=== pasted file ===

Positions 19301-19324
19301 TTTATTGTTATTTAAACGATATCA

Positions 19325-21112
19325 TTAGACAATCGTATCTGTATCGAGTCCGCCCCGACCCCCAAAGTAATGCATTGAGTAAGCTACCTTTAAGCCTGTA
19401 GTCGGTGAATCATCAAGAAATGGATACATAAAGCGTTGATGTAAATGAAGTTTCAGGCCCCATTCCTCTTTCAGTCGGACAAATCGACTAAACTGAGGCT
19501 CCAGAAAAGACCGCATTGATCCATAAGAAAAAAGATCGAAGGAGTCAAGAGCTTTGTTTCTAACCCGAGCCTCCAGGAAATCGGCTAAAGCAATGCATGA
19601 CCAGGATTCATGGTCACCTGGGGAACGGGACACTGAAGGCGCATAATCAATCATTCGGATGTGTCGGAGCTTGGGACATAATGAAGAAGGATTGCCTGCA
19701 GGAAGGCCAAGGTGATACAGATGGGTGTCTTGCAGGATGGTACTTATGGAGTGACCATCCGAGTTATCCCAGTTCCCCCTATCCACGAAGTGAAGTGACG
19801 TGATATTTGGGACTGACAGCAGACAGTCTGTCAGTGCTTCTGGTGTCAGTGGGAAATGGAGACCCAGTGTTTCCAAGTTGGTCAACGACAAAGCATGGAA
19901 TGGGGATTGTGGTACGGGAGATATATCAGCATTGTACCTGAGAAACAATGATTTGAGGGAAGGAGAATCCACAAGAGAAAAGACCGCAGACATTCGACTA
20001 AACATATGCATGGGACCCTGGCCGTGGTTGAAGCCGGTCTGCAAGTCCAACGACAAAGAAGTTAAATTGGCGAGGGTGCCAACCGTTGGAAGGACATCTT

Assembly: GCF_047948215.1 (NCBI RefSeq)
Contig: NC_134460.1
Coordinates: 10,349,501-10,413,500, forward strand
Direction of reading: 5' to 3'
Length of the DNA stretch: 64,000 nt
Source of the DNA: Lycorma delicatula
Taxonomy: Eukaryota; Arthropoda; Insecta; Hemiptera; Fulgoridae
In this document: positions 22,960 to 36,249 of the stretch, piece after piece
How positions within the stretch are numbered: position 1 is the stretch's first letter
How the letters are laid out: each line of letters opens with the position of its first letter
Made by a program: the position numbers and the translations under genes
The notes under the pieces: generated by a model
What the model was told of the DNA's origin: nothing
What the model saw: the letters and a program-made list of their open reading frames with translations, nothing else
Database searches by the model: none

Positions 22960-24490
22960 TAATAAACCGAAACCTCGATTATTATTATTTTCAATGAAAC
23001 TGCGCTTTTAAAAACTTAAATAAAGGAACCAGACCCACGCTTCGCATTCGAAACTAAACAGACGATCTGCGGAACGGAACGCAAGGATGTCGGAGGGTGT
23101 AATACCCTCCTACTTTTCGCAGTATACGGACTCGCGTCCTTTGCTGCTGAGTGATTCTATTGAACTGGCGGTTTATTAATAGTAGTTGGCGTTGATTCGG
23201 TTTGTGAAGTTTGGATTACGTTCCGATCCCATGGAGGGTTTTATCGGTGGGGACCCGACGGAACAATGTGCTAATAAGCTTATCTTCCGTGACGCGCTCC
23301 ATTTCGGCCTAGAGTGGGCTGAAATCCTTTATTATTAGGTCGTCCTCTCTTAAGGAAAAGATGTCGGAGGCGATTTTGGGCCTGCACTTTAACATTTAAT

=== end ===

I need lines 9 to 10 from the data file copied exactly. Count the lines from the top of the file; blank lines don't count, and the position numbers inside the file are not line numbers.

19801 TGATATTTGGGACTGACAGCAGACAGTCTGTCAGTGCTTCTGGTGTCAGTGGGAAATGGAGACCCAGTGTTTCCAAGTTGGTCAACGACAAAGCATGGAA
19901 TGGGGATTGTGGTACGGGAGATATATCAGCATTGTACCTGAGAAACAATGATTTGAGGGAAGGAGAATCCACAAGAGAAAAGACCGCAGACATTCGACTA